A Japanese artist is placing a modern spin on a centuries-old technique, animating Japanese woodblock prints in the style typically reserved for TV show recaps and continuously looping memes. The artist, who who goes by Segawa thirty-seven, uses Adobe Photoshop and After Effects to alter the static images and inlay elements of sci-fi and modern culture—bringing in Segways and alien spaceships into the fixed landscapes-turned-gifs.
Other gifs produced by the artist are far more subtle, one in particular showing a crowded street of people lit by moonlight, their shadows traveling from the right to the left side of the screen as the moon travels through the sky. Another shows a scene of people gazing out the window as a high speed train endlessly rushes by.
You can see more of Segawa thirty-seven’s woodblock print animations on his Twitter. (via Spoon & Tamago)
It’s daunting to witness the labor poured into a 365-day creative project, be it taking a daily photo, doing a quick sketch, or even writing a few lines. Edinburgh-based artist Charles Young (previously) gets particularly high marks for completing his daily paper model project that he started a year ago today as a way to explore design, architecture, and model building.
Every single one of his 365 models were designed, cut, and assembled daily using 220gsm watercolour paper and PVA glue, with many of the structures incorporating moving components that Young photographed to create quick animations. The pieces are frequently infused with bits of whimsy and ingenuity, probably the result of any undertaking requiring so many different random ideas. Although he’s now stopped working, Young hopes to eventually display the cityscape somewhere in its entirety. You can find more of his paper architecture on Etsy.
Working with ink, paper, leaves, scissors, and other materials, Atlanta-based graphic designer Matthias Brown (previously) loves to experiment with rotoscoping and other traced animations that he shares on his Tumblr, Traceloops. Each animation is physically drawn, cut, carved and scanned frame-by-frame to create what you see here. Brown has also lent his design sense to a host of brands including Tate Modern, Converse, MTV and others, and you can get lost in more of his trippy animations here.
Top: David Stanfield, Al Boardman, Brent Clouse; Middle: Skip Hursh, Erica Gorochow, John Flores; Bottom: Austin Saylor, Adam Plouff, Bran Dougherty-Johnson
Top: David Stanfield, Allen Laseter, Jimmy Simpson; Middle: Skip Hursh, Al Boardman, Jeff Briant; Bottom: Marcus Chaloner, Erik Blad, Fede Cook
Top: Sara Bennett, Bran Dougherty-Johnson, Brandon Wall; Middle: Zac Dixon, Oliver Sin, David Stanfield; Bottom: Al Boardman, Skip Hursh, Jeroen Krielaars
Top: Skip Hursh, Damien Correll, Cindy Suen; Middle: Justin Cassano, David Stanfield, Joshua Hollars; Bottom: Al Boardman, Jorge R. Canedo Estrada, Estelle Caswell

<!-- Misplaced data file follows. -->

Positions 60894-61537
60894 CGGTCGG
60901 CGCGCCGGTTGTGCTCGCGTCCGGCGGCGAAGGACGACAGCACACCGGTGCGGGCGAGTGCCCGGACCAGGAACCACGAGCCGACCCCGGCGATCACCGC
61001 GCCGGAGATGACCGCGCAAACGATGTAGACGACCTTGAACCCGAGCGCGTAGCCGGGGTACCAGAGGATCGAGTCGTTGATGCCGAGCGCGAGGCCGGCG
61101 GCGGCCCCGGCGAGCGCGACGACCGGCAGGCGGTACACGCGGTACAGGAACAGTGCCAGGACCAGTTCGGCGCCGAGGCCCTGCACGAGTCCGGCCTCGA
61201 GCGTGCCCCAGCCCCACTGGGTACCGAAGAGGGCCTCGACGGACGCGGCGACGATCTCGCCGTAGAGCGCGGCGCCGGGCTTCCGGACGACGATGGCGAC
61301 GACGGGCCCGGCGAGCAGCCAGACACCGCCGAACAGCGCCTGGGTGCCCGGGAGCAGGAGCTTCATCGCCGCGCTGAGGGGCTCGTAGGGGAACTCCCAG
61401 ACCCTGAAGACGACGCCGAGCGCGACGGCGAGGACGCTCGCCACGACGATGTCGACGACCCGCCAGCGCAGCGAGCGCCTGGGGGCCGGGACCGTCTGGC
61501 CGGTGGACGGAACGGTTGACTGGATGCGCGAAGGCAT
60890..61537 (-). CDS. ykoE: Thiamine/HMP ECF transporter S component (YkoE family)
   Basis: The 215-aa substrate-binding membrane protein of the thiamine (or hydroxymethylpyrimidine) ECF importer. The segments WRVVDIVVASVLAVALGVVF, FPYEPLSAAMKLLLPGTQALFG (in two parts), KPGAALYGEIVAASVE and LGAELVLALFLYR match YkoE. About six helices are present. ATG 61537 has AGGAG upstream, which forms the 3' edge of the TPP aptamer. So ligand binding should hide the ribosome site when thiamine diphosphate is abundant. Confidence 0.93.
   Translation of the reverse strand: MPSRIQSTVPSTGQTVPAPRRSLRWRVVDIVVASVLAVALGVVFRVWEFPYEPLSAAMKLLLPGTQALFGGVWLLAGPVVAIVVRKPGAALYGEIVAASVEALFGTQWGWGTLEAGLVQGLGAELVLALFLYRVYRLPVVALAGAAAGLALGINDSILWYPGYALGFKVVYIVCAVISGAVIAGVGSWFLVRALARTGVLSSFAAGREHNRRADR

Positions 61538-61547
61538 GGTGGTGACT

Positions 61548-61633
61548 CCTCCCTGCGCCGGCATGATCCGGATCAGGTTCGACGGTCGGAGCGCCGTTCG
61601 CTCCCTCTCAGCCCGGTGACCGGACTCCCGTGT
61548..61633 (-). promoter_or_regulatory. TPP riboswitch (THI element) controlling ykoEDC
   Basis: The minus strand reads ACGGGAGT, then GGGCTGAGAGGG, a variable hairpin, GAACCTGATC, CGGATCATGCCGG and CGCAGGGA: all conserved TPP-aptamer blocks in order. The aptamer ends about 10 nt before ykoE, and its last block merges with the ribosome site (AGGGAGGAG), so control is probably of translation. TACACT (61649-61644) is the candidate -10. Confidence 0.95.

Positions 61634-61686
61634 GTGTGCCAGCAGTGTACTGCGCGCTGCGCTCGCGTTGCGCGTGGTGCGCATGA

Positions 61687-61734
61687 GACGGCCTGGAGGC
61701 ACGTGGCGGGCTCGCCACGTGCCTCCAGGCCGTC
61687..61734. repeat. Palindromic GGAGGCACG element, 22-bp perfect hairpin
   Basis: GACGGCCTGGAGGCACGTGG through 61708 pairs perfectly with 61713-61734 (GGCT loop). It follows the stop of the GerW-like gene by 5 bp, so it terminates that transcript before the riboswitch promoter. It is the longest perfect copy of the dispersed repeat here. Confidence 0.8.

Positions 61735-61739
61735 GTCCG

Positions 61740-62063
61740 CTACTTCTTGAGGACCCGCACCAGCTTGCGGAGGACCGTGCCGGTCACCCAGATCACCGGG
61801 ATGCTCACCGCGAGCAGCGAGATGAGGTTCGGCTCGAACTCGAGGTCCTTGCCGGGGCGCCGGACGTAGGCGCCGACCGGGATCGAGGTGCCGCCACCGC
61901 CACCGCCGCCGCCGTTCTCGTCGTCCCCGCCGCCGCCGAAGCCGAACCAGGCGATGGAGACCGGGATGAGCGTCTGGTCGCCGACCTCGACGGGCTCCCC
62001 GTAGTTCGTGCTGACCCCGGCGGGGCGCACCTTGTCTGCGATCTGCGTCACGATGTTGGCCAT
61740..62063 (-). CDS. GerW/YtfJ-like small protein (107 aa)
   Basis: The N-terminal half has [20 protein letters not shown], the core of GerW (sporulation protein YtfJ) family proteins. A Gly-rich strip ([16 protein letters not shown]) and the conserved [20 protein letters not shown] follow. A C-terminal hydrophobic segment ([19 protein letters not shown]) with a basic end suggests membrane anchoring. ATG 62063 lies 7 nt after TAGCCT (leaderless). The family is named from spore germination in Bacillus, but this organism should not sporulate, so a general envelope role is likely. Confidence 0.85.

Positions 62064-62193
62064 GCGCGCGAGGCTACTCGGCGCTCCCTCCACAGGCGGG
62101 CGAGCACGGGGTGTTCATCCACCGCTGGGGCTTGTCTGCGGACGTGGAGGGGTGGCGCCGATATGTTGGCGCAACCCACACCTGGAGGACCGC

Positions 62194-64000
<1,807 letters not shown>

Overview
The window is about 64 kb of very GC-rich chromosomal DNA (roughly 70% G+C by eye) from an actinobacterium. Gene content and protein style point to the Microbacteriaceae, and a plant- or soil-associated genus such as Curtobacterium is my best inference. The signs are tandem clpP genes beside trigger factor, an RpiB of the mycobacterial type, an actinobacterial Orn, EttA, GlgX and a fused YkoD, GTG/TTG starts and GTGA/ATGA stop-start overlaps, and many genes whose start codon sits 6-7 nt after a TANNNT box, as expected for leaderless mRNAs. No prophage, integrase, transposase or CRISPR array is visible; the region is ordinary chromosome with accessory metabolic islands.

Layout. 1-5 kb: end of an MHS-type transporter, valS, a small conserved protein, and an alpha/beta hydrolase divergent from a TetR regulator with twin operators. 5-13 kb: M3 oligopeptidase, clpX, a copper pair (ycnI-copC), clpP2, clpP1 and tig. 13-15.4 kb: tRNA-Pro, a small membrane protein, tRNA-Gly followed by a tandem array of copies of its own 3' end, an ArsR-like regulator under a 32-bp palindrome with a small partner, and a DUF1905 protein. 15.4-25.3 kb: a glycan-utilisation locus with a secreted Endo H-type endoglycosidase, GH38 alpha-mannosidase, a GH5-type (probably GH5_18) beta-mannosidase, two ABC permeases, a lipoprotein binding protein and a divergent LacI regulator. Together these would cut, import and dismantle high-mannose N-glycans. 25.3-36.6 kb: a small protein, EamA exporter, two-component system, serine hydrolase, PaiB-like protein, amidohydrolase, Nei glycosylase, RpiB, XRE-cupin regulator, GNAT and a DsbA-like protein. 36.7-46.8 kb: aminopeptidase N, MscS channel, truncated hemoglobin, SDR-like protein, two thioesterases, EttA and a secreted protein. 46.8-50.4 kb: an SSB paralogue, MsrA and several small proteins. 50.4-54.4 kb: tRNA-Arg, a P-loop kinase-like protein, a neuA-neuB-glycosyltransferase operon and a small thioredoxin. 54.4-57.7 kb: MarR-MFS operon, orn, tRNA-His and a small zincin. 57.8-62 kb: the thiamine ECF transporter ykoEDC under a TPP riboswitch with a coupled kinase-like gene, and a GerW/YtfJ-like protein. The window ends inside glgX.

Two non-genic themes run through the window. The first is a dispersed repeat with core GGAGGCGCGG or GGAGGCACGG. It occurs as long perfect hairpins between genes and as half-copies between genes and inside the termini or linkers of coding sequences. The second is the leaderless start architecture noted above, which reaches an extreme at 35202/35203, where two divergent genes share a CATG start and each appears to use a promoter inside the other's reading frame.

9 Squares is a collaborative motion graphics project where 9 designers are given a 350-pixel square, four colors, and three seconds to create any kind of animation they like. The results are gathered together to create a single GIF. 9 Squares is organized by Skip Dolphin Hursh, David Stanfield, and Al Boardman and they hope to post a new collaboration every two week or so. (via Quipsologies)
Over at Kitchen Ghosts, photographer Daria Khoroshavina and food stylist Olga Kolesnikov have been creating cinemagraphs that detail the creation of entire meals. Some are more like step-by-step recipes, while others just document the general preparation of different ingredients. They also run a Tumblr of additional food prep GIFs at Buttery Planet. (via This Isn’t Happiness)
Florian de Looij first sat down with a copy of Photoshop when he was 12 years old and apparently he never got up. The Netherlands-based designer has been exploring digital animation and illustration ever since, and late last year started sharing his animation experiments on a Tumblr called FLRN GIF. Florian says he’s always been inspired by the likes of M.C. Escher and other artists working with optical illusions, something that has clearly influenced the direction of his design practice. He tries to make a new GIF each day, and you can see tons more in his archives. (via Cross Connect)
For a recent promotional campaign, German creative firm Deepblue Networks collaborated with illustrator and graphic designer Florian Schommer of Kjosk Collective to create a series of animated buildings using the letters of their logo. The 8 illustrations turn each letter of the logo into a multi-story building and imagines the staff working inside. You can see the full presentation here. Creative direction by Burkhard Müller. (via Behance)